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The Chocolate Factory by Mary-Lou Stephens
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The Chocolate Factory (edition 2024)

by Mary-Lou Stephens (Author)

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It's 1921, and after years of working for Cadbury's at Bournville, Dorothy Adwell is on her way to a new adventure in the colonies, helping to establish the Firm's new Australian factory. A promotion and a fresh start are just what she needs after the horrors of the Great War and the loss of her beloved husband.… (more)
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Title:The Chocolate Factory
Authors:Mary-Lou Stephens (Author)
Info:HQ Fiction (2024), 441 pages
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The Chocolate Factory by Mary-Lou Stephens

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The Chocolate Factory is a fantastic story of the establishment of Cadbury’s (and Fry’s Chocolate, and Pascall’s lollies) first factory outside the UK near Hobart, Tasmania. While it is fictional, it does contain a lot of detail about the establishment of the factory and how chocolate is made. The last section is particularly thrilling as chocolate spies (yes, they were a thing – the recipe for Dairy Milk chocolate was a hotly guarded secret) take over the narrative.

The story starts as widow Dorothy is en route from Bournville, the original home of Cadbury to the new factory in Tasmania. Dorothy credits Cadbury for giving her a chance to make something of her life, as well as giving her opportunities during the war and to leave bad memories behind. Initially the focus is on the setting up of the factory, getting to know the other women workers and recruiting locals. (Not all the women knew each other as some came from Fry’s and Pascall’s factories). Dorothy is also keen to help Thomas, a man she met on the voyage, to recover from shell shock as she couldn’t help her own husband. Some of the narrative is then told from Maisie’s point of view, one of the new workers who comes from a poor family and is eager to earn money so that her sister doesn’t have to leave school. The story then goes through the opening of the factory and the various jobs, but things take a subtly sinister turn as Dorothy receives anonymous notes detailing various slip-ups and that she has something of ‘great worth’. Maisie is tempted by the promise of more should she assist others with their own research. As the chocolate spies become closer, the story speeds up a lot from its original gentle pace with some sudden, unexpected twists.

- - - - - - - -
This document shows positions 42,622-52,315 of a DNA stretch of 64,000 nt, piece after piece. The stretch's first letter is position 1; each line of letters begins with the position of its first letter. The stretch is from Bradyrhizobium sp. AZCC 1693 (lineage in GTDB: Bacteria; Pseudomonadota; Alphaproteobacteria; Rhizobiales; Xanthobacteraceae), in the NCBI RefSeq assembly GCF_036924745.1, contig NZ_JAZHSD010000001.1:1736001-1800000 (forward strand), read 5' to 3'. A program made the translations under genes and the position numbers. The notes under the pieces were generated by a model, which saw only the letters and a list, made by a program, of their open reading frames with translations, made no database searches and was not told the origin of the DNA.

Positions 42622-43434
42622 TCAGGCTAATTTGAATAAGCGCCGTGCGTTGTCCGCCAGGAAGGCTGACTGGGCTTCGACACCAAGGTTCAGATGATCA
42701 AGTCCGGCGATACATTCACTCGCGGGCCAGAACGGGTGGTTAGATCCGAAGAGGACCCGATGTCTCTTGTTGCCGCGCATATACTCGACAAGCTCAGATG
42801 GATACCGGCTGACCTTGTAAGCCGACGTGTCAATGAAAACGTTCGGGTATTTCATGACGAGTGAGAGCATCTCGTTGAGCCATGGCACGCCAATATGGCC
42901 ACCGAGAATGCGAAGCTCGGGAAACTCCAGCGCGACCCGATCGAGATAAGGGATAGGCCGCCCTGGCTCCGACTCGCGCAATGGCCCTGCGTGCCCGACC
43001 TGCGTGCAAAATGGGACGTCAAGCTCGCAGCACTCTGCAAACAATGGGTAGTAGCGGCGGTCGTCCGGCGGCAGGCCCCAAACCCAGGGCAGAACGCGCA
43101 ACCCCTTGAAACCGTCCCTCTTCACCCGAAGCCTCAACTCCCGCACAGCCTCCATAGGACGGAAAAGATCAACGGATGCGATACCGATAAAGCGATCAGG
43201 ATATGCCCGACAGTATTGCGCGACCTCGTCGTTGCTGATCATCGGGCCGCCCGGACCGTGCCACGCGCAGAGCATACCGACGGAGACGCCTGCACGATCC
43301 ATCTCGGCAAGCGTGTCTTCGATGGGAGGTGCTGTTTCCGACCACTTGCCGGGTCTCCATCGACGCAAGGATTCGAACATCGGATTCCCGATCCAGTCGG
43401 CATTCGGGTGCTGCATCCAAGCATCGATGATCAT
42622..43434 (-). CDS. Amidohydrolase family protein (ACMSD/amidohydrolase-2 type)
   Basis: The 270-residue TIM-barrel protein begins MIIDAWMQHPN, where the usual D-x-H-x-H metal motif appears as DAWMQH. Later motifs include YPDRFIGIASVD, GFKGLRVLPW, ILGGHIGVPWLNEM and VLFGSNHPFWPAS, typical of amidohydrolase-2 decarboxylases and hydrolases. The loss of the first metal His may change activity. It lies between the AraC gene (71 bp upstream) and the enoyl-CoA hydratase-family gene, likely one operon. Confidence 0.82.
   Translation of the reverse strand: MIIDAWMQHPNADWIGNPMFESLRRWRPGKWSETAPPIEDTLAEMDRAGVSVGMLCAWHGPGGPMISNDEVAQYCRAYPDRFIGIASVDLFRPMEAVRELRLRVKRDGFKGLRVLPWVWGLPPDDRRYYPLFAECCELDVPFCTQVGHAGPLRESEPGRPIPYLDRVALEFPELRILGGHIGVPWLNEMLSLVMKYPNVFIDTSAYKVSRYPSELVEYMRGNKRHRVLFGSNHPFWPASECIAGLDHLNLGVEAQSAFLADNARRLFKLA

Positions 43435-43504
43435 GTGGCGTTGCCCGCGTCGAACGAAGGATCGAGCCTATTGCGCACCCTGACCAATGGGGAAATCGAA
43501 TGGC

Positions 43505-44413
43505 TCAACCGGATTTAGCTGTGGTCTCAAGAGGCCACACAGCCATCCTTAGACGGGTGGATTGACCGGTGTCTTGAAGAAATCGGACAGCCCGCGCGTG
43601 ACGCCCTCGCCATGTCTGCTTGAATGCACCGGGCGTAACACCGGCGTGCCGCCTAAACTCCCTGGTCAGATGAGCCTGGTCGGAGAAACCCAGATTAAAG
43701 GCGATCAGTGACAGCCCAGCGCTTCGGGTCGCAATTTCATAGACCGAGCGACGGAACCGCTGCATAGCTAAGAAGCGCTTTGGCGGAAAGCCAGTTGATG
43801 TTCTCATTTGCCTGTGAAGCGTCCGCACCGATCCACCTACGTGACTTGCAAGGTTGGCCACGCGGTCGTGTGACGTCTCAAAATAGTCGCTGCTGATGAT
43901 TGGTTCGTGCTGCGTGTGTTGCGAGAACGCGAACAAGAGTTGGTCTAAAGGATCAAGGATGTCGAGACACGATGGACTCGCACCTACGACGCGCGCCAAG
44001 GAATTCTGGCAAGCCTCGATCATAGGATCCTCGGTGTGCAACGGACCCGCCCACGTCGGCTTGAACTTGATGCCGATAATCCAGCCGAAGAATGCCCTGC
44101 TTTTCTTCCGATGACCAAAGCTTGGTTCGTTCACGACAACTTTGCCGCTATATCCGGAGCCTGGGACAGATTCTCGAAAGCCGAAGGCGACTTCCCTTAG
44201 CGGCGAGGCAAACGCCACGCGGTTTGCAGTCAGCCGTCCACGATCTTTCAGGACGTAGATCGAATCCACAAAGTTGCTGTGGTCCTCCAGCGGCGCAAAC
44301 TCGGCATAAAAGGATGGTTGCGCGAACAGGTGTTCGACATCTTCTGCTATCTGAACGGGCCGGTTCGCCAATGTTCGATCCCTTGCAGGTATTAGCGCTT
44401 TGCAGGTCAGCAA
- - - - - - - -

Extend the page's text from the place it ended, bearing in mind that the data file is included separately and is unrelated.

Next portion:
I enjoyed The Chocolate Factory. I did find the first couple of chapters overly flowery, with everything described just that bit too much for me. As the story went on, it didn’t seem to jar me so much (or it just toned down). Some of the characters, such as Dorothy and Maisie are well fleshed out. I felt that Dorothy’s friend Sarah wasn’t as well detailed until towards the end, where some of her secrets are spilled. Esme, Dorothy’s sort of nemesis, doesn’t have her motivations spelled out all that well and she becomes more of a caricature and laughing stock that a threat later on. I did appreciate the amount of research done on the establishment of the factory and the various roles of the workers. I’ve visited the (now closed) New Zealand Cadbury factory multiple times and it struck me how hands on the work was then – let alone back in the 1920s! I feel that Stephens explained well the thoughts and motivations of the Cadbury family in their ‘factory within a park’ and opportunities for improvement for their workers. I wonder what they would think of the current owners, Mondelez International?

I would recommend this book to those with a keen interest in the history of the Cadbury factory in Tasmania who enjoy an interesting story.

Thank you to Harlequin for the copy of the book. My review is honest.

http://samstillreading.wordpress.com ( )
  birdsam0610 | Jan 27, 2024 |
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It's 1921, and after years of working for Cadbury's at Bournville, Dorothy Adwell is on her way to a new adventure in the colonies, helping to establish the Firm's new Australian factory. A promotion and a fresh start are just what she needs after the horrors of the Great War and the loss of her beloved husband.

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Mary-Lou Stephens is a LibraryThing Author, an author who lists their personal library on LibraryThing.

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